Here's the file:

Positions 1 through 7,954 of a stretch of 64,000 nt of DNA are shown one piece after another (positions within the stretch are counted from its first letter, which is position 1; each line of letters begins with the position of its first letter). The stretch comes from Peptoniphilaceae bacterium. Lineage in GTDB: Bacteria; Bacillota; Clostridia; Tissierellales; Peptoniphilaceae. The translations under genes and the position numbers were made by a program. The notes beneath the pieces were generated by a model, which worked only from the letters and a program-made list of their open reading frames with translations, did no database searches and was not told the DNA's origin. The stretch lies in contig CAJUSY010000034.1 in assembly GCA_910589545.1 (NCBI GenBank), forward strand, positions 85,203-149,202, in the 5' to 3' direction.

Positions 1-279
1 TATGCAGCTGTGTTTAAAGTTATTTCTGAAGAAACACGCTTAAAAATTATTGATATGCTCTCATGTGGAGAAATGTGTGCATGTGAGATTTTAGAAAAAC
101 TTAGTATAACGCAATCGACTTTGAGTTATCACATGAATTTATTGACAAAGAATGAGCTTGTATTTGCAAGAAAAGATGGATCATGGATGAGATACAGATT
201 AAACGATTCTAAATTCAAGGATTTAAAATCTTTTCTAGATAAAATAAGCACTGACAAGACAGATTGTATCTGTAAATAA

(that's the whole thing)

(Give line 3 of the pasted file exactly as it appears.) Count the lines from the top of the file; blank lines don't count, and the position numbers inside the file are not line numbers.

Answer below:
1 TATGCAGCTGTGTTTAAAGTTATTTCTGAAGAAACACGCTTAAAAATTATTGATATGCTCTCATGTGGAGAAATGTGTGCATGTGAGATTTTAGAAAAAC